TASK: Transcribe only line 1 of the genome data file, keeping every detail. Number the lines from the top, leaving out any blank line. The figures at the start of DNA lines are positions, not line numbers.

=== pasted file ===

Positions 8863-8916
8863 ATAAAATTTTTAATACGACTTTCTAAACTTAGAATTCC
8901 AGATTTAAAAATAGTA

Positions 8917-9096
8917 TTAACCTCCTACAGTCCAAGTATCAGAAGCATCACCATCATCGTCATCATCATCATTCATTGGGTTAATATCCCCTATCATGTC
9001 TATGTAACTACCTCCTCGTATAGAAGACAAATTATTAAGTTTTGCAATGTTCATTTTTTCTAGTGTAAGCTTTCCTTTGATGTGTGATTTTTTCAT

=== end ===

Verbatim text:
Positions 8863-8916